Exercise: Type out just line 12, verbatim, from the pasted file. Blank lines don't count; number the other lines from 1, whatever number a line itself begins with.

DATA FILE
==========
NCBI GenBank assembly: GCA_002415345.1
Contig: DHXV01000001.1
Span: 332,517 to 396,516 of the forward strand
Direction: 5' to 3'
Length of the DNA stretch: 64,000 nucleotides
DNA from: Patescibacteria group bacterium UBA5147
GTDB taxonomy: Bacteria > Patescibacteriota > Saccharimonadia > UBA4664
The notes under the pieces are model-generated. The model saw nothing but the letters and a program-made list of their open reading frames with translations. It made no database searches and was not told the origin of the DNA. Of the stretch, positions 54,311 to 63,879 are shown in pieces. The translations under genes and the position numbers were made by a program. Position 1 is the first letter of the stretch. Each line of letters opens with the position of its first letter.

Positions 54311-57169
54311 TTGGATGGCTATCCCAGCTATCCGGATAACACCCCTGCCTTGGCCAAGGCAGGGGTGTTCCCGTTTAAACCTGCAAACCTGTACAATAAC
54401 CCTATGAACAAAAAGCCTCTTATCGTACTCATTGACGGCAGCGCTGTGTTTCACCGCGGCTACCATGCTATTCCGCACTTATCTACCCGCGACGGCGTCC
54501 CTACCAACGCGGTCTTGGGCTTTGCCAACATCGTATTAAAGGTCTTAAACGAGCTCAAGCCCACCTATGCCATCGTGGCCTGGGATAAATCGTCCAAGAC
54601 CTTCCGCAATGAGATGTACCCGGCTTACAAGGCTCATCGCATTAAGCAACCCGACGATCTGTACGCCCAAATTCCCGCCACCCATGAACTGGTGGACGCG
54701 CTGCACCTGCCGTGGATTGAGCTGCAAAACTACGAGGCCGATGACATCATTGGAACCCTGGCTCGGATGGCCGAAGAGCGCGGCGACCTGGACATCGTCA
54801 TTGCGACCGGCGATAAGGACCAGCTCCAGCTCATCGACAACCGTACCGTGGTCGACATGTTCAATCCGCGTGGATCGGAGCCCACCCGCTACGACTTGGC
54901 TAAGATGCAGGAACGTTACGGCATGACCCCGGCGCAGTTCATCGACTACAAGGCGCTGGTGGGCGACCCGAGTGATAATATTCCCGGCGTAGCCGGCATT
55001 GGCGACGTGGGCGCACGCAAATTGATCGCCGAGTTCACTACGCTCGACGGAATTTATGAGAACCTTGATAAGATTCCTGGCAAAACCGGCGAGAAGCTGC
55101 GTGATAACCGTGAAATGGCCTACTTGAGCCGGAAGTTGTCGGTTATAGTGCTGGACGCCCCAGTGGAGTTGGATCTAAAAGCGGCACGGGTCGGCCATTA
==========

54501 CTACCAACGCGGTCTTGGGCTTTGCCAACATCGTATTAAAGGTCTTAAACGAGCTCAAGCCCACCTATGCCATCGTGGCCTGGGATAAATCGTCCAAGAC